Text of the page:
~ Roger D. Campbell ~

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What Does It Take to Be A Strong Congregation of the Lord?

After Moses died, when Jehovah spoke to Joshua to encourage him in his role as Israel’s new leader, at least three times God told him to “be strong” (Joshua 1:6,7,9). The Lord gives the same instruction to His church. For instance, the saints in Ephesus were told to “. . . be strong in the Lord and in the power of His might” (Ephesians 6:10).

While some 1st-century congregations struggled, other “churches were strengthened in the faith . . .” (Acts 16:5). That statement both excites and challenges us. How great that God’s people were growing stronger. It shows us that it can be done. It did not happen by accident then, and it will not take place by accident in our generation, either.

Being a strong local church begins with having the proper mindset. In the verses quoted above, we have seen that those who are truly strong are described as (1) strong “in the Lord” and (2) strong “in the faith.” That is talking about spiritual strength, brethren. Such strength is not based on a congregation’s material facilities, attendance, contribution, or the number of activities available to the members. Yes, it is true that strong children of God will be faithful in attendance, give sacrificially, and be active in the work of the church. However, we must always recognize the truth that a church might have multitudes attend its services and give lots of money, yet still be a weak congregation in God’s sight. Please, please, spare me and do not sing the praises of big groups that do not respect the authority of the Bible! King Jeroboam brought in big crowds with his golden calf worship (1 Kings 12), but his actions did not please the Lord. Let us not miss this truth: numbers for attendance, giving, and activities do not guarantee spiritual strength.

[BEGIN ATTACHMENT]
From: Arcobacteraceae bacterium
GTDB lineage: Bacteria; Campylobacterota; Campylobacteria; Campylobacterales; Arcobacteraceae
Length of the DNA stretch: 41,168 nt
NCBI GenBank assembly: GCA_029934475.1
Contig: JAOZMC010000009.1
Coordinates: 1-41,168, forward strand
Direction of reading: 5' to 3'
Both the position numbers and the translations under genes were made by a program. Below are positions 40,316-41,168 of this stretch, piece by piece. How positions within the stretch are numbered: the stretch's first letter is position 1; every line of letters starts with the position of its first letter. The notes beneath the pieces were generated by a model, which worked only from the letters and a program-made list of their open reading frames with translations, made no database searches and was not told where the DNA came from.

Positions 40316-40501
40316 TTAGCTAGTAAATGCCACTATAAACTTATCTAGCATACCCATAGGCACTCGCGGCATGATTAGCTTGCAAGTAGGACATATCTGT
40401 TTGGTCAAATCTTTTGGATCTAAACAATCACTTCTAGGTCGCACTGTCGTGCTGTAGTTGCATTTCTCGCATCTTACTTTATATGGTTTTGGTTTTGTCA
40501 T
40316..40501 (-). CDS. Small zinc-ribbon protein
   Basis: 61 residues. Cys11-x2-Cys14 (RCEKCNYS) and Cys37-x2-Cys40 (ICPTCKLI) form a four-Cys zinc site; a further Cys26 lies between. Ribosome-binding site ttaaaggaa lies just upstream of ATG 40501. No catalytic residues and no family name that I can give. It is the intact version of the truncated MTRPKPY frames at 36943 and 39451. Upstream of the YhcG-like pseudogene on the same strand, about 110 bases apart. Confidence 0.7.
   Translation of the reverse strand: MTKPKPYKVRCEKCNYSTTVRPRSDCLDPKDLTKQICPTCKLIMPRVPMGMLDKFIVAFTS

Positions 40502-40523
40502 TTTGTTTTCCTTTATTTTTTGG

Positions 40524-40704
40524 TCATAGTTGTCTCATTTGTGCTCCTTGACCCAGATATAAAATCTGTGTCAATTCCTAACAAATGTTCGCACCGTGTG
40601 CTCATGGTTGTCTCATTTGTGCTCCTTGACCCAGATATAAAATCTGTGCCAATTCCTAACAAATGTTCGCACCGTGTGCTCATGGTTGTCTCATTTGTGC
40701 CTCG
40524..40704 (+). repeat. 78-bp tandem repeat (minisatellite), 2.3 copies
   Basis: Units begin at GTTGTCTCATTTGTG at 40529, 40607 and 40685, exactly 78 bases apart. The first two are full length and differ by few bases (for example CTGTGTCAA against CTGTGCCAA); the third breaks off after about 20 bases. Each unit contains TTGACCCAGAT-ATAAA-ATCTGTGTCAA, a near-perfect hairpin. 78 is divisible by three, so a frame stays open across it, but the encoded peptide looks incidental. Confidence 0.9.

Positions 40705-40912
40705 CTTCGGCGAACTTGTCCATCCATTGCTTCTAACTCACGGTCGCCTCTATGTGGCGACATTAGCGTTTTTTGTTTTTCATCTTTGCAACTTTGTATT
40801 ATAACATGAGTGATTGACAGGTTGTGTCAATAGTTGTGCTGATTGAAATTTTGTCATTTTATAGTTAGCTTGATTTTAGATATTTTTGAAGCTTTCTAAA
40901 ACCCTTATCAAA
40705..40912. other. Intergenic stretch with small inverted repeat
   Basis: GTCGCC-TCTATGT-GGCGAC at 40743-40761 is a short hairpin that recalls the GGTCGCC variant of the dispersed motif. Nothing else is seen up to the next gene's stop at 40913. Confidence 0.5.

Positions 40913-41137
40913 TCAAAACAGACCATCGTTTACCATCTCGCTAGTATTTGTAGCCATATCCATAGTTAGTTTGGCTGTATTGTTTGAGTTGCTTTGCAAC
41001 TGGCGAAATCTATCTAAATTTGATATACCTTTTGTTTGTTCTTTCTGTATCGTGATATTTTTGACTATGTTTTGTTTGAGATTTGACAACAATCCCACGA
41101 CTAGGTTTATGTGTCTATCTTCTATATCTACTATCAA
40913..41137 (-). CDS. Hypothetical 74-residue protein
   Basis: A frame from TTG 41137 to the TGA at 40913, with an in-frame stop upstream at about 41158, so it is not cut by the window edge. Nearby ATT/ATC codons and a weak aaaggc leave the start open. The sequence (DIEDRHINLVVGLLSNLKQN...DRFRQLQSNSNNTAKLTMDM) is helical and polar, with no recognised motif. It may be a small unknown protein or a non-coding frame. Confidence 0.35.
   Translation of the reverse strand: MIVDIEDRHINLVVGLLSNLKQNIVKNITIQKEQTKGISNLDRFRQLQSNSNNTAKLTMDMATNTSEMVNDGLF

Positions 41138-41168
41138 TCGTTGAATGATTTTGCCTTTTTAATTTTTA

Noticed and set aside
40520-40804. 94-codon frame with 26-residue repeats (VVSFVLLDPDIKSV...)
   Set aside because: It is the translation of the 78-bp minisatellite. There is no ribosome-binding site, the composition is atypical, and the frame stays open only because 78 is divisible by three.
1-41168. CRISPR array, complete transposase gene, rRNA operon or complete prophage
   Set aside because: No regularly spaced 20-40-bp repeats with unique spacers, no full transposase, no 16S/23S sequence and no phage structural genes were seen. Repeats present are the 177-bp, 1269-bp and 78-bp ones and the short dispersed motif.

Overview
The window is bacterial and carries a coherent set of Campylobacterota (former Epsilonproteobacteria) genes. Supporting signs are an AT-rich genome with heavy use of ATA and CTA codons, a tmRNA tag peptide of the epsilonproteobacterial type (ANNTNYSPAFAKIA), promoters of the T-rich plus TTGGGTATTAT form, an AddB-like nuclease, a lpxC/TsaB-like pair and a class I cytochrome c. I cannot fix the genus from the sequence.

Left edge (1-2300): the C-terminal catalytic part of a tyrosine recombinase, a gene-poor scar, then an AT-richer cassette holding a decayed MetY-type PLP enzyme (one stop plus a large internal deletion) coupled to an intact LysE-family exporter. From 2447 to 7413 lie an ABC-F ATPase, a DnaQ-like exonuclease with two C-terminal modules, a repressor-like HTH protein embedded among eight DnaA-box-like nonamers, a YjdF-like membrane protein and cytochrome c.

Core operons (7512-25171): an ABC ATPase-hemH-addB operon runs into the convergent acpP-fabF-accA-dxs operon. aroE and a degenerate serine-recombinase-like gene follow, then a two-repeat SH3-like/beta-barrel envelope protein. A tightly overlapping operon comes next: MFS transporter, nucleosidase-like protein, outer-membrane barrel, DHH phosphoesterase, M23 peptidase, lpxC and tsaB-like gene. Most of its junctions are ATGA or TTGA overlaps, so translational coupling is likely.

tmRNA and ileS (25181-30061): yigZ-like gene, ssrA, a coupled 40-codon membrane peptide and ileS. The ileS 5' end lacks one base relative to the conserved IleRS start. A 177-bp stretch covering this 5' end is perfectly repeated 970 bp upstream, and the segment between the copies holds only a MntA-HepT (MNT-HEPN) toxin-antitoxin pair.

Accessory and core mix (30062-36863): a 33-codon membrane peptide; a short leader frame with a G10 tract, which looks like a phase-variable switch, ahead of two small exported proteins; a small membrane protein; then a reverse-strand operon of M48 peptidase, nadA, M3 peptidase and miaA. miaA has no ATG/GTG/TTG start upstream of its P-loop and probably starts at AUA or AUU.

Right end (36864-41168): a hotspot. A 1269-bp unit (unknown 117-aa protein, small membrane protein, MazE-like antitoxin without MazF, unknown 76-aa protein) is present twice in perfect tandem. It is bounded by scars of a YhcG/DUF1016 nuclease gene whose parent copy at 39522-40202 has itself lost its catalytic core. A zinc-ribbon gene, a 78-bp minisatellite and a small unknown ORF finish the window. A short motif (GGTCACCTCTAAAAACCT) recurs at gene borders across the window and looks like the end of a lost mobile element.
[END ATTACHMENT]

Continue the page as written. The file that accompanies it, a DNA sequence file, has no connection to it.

The strength of a local church comes from individual members. As individual members of the body grow, the body grows. Strong churches give emphasis to individuals growing through Bible study and prayer (1 Peter 2:2; Philippians 4:6,7).

Strong local churches give emphasis to making diligent effort. Being satisfied with mediocrity is not an option in our service to the Master. Only those that really want to be strong will be strong, and only those that sincerely desire to grow will do so. 2 Peter 1:5-11 records the Lord’s plan for individual spiritual growth and strength. It begins and ends with “diligence” (1:5,10). The Christians in Laodicea were not strong and were not growing because they did not really care (Revelation 3:16,17).